Wednesday, June 13, 2007

Breaking Crayons

new_in_boxMy second year in college I lived down the hall from a woman whose grandfather invented Jiminy Cricket. The fact that she was related to an original Disney animator only meant that she had some good stories to tell; she was otherwise fairly humble and modest about her family ties. Late at night, hers was the perfect room to stop by for spirit-reviving conversations (I'd always been too long cloistered in a practice room). The meandering chats sometimes kept us up until four in the morning, but they were oddly addictive, as profound as they were silly.

One time, she told a story about Ward teaching a beginning drawing class. The students--adults with the eager-to-please attitude of elementary schoolkids--arrived with their art supplies: proper paper, drawing pencils, paintbrushes, a box of pastel crayons. He began the very first class by asking the students to take the crayons from the box and break them. Unwrap them. Snap them in half. In thirds. Most students resisted the request; after all, who doesn't love a perfect, brand new crayon? Who wants to destroy their newly purchased supplies?

carnage3Kimball offered an explanation only after getting the students to perform some carnage on their precious instruments. He demonstrated how the broken crayons could yield all kinds of different shadings, textures, and widths of color. Simply picking up a new crayon and holding it "right" side up, with the narrow (or stubby--yes, I do realize that Kimball's "crayons" were likely not from the Crayola box) point poised over the paper, limited the tempo and the articulations of the act of drawing. And if the practice of drawing is thus inhibited, what could one hope to produce? How could one explore a range of dynamics? It is absolutely true, and yet, how many people think outside the box, tear the labels off their crayons, break them in half, roll them sideways or scratch the finest edge across the paper? Too often, we probably just pick it up like a basic pencil and draw as if we were penning someone a letter. We limit our creative visions because our idea of how to use the tool is limited.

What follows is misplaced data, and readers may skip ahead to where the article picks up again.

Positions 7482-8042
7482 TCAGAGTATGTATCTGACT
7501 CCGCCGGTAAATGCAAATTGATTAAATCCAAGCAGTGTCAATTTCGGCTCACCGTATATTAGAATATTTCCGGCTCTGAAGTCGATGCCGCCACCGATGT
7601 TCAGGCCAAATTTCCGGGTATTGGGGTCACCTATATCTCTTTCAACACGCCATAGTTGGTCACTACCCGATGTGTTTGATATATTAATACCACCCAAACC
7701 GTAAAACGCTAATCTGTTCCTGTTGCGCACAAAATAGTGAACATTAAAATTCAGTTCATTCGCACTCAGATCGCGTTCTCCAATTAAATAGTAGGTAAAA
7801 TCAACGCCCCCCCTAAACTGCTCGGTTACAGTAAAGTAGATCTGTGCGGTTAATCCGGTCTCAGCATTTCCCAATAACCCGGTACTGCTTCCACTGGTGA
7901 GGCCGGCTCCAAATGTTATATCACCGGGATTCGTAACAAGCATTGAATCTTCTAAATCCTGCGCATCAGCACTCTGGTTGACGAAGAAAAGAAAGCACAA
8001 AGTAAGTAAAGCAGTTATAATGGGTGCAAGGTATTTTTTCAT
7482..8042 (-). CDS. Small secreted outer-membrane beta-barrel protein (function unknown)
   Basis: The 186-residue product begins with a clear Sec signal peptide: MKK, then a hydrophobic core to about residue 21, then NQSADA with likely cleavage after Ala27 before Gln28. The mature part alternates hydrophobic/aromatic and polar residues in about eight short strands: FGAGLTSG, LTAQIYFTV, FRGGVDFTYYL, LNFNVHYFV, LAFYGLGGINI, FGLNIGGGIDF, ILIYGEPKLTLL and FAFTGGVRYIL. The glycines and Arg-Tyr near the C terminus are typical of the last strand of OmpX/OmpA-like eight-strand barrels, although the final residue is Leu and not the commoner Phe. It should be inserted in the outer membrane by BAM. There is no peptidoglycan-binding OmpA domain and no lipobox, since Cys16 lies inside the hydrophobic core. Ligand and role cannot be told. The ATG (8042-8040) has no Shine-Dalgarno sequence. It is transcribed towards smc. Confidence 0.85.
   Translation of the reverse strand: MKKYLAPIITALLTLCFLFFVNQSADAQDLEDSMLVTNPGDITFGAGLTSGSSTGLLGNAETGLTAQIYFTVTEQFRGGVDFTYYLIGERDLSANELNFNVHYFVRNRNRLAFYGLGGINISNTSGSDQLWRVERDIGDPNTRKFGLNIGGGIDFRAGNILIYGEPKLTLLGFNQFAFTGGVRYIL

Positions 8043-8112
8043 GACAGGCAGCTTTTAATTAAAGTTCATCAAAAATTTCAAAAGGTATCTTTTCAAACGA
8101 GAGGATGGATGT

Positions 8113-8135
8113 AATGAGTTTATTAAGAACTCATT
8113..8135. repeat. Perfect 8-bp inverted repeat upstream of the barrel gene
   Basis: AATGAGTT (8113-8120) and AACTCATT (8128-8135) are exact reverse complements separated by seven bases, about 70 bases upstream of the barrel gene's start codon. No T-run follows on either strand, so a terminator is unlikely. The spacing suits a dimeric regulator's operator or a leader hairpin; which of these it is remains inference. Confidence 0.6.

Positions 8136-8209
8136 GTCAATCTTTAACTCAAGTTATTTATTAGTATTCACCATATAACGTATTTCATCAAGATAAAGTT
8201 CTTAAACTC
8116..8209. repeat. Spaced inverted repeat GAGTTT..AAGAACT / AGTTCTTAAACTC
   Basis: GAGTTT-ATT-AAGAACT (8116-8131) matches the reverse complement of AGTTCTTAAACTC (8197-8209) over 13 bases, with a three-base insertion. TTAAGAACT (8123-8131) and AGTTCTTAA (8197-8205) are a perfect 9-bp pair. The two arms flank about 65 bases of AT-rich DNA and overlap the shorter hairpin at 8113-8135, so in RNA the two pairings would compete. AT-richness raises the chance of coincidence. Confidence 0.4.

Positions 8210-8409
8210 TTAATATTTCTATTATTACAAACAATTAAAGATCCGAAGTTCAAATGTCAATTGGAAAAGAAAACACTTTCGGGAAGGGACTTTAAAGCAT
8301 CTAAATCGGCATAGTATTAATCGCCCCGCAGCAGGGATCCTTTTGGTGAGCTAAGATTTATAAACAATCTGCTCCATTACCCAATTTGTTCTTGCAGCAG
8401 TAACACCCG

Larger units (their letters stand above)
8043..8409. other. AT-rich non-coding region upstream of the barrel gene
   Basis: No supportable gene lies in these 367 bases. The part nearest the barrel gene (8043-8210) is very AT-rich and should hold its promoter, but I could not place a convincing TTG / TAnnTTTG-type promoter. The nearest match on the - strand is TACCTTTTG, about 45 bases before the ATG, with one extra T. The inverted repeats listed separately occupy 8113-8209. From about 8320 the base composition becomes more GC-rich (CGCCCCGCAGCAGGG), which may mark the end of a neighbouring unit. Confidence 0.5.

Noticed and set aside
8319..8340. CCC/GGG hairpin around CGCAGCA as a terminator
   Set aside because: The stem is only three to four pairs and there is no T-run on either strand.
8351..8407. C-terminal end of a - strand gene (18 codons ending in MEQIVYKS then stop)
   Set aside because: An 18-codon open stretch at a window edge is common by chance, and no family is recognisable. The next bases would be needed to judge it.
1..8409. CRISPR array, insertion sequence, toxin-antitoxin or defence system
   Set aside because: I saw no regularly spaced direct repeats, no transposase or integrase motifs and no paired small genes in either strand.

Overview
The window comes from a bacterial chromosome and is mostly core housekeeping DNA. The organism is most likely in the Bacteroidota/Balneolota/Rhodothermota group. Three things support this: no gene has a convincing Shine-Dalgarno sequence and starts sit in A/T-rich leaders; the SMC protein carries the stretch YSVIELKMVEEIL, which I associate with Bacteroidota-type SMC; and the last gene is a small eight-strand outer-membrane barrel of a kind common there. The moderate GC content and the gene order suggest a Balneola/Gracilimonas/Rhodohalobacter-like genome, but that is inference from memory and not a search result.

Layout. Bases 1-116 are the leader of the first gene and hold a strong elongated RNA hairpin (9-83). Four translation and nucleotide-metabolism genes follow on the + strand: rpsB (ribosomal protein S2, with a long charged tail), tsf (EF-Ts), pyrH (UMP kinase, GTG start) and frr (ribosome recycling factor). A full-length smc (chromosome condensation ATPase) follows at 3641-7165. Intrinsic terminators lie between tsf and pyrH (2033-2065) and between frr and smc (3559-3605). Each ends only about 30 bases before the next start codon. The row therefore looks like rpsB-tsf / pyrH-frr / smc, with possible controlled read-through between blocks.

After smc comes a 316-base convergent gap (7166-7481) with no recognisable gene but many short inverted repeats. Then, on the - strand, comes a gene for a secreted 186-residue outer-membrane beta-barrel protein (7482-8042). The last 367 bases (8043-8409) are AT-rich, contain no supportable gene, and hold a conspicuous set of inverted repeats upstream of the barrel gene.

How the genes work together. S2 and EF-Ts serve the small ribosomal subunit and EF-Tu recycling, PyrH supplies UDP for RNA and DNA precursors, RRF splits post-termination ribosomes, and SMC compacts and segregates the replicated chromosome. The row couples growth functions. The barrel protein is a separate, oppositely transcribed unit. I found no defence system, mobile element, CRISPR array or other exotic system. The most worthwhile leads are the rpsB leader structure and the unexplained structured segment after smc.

I often sit at the piano and wonder how to break crayons. What am I doing out of lazy habit? Am I limiting myself? Ok, how? When am I just mindlessly pulling a new crayon from the box and putting its tip to paper? What do I do because I feel it is technically the "right way," the way I've been schooled and trained, and what way, however unorthodox, might actually lead to some stellar bit of piano playing, to a decidedly original piano_crayonsinterpretation? I often think of this story, of breaking crayons, and I feel myself right there on day one in a Disney animator's class. I may not have many answers on breaking crayons at the piano, but I "get" the concept, and it certainly keeps me at play.


Your words ring so true and your photography is beautiful.


By Blogger Heather, at 6:55 PM  

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